I think we demonstrate that again today.

JOURNALIST: Now the UN High Commissioner for Human Rights overnight urged Australia and Nauru to provide a ‘decent outcome for Abyan urgently.’

Did this have any influence on what has happened today?

PETER DUTTON: No it didn’t David.

So these plans have been in the making for some days and obviously we haven’t publicly commented on that, but for whatever reason it’s made its way into the press this afternoon.

I thought it was important that we provided the facts in relation to this matter before some others who might be out trying to feather their own nest provide some version of events.

They’re the facts as I can provide them to you in relation to this case.

JOURNALIST: Let me put to you more broadly though the UN Human Rights Commissioner has said, and I quote:

‘That it’s a matter of particular concern that asylum seeker and refugee women who have allegedly been raped or sexually assaulted are left in unsafe conditions given their own vulnerable status and the close proximity of their attackers. They tend to be stigmatised by the population and by members of the Nauru Police Force.’

What do you say to that?

PETER DUTTON: Well David the only thing that I would say is that I’m happy to respond to comments from people who have been properly informed and who have sought the adequate information.

We’ve had no conversations with outside agencies in relation to this matter.

People haven’t sought the facts from us and if people want to make comment based on Twitter and Facebook postings well that’s an issue for them.

But all I can do is deal with the facts in relation to what is a very sensitive issue.

All along we’ve provided support to this lady who is alleging that a sexual assault took place. As I say it’s further complicated by mental health issues and we need to be sensitive in relation to this particular scenario.

I think people making comments; particularly if they’re ill-informed comments, don’t help the lady in this circumstance.

That’s the best way that I can summarise our approach.

We act in a compassionate way.

We’ve been very determined and very clear to say that people who seek to come to our country by boat won’t come to Australia by boat.

We’ll settle record numbers of refugees through the UNHCR and Humanitarian Programme otherwise, but we’re not going to allow people to settle in our country who have sought to come here by boat.

At the same time I’ve always said, for as long as I’ve been in this portfolio, that we need to provide people with the adequate medical support that they need.

There are over 300 babies born a year on Nauru. We’ve spent $11 million on the hospital at the Regional Processing Centre, a further $26 million on the hospital in Nauru and we fly specialists in to provide support otherwise.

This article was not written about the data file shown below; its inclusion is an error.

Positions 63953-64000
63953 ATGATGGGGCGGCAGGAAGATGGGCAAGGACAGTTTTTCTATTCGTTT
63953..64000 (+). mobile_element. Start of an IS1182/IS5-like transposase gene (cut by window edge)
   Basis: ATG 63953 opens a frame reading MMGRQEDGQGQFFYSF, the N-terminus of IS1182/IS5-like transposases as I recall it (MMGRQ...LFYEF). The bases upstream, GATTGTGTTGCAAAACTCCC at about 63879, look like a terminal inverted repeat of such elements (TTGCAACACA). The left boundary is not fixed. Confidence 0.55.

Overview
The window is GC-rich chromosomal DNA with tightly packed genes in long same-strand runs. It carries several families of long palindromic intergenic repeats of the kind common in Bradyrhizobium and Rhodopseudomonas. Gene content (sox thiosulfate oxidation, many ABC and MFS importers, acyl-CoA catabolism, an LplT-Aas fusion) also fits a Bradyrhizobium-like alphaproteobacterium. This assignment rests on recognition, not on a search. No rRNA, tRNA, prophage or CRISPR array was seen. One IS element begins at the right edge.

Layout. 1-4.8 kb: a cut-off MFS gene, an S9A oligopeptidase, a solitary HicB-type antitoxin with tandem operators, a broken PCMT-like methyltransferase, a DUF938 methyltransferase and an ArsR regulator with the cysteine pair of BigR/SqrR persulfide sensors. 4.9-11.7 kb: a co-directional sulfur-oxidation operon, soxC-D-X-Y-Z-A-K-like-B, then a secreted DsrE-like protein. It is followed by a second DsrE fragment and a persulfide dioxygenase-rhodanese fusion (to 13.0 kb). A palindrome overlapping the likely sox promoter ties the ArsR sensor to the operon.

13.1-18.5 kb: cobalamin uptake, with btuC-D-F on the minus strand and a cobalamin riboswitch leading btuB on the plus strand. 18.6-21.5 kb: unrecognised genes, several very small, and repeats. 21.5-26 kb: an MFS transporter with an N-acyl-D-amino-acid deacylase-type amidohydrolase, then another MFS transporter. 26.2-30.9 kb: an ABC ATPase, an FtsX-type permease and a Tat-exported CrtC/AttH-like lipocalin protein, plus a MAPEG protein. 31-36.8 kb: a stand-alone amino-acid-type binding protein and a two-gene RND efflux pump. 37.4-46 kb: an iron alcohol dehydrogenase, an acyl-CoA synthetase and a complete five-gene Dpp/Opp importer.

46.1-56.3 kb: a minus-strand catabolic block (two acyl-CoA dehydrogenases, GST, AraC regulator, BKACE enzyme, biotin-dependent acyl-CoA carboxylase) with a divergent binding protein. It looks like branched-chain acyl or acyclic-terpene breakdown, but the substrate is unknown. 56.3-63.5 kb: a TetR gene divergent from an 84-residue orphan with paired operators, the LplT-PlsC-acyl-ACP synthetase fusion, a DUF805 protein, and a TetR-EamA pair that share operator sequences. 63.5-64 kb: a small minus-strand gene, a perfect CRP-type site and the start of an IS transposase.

I’ve always believed and still believe very strongly that we should provide support to Nauru, to have a compassionate and lawful arrangement in terms of the way in which we provide support to people who are in Regional Processing Centre arrangements until they can be returned back to their country of origin.

So we’ve got a compassionate approach, but at the same time we’ve been very determined to make sure that people smugglers don’t get back into business.

JOURNALIST: Alright, Minister, just a final question before we go.

You mention there until they can be returned to their home country for a lot of those, particularly found to be refugees they won’t be doing that. Presumably you’ve been talking to other regional countries about resettlement options.

The President of the Philippines says his country won’t accept any refugees if they’re permanently resettled there, but he’s considering temporary resettlement.

Is that an option?

PETER DUTTON: Well David all along I’ve said that the Government has been in bilateral discussions. We’ve been in discussions with the United Nations; the High Commissioner for Refugees and with parties otherwise.

We do want to find an outcome for people on Nauru and Manus, including settling in Cambodia or in the case of Manus within PNG.

And I welcome the advice of the PNG Minister over the last few days about developments there of settling people into the PNG community proper.

But in relation to the Philippines I just don’t have any comment to make in relation to specific negotiations, but I welcome the comments from the Prime Minister, the Philippines and the President of the Philippines and the Ambassador here in Australia.

Look they’re all very decent people and they are good to deal with.

The Philippines is a good friend of our country. We have a very good relationship with the Philippines, but other countries within the region as well and out of respect of that relationship and for the discussions that go on in private I just don’t have any comment to make publicly in relation to where those discussions are at.

JOURNALIST: Immigration Minister, Peter Dutton thank you for joining us this afternoon.

PETER DUTTON: Thanks very much, David.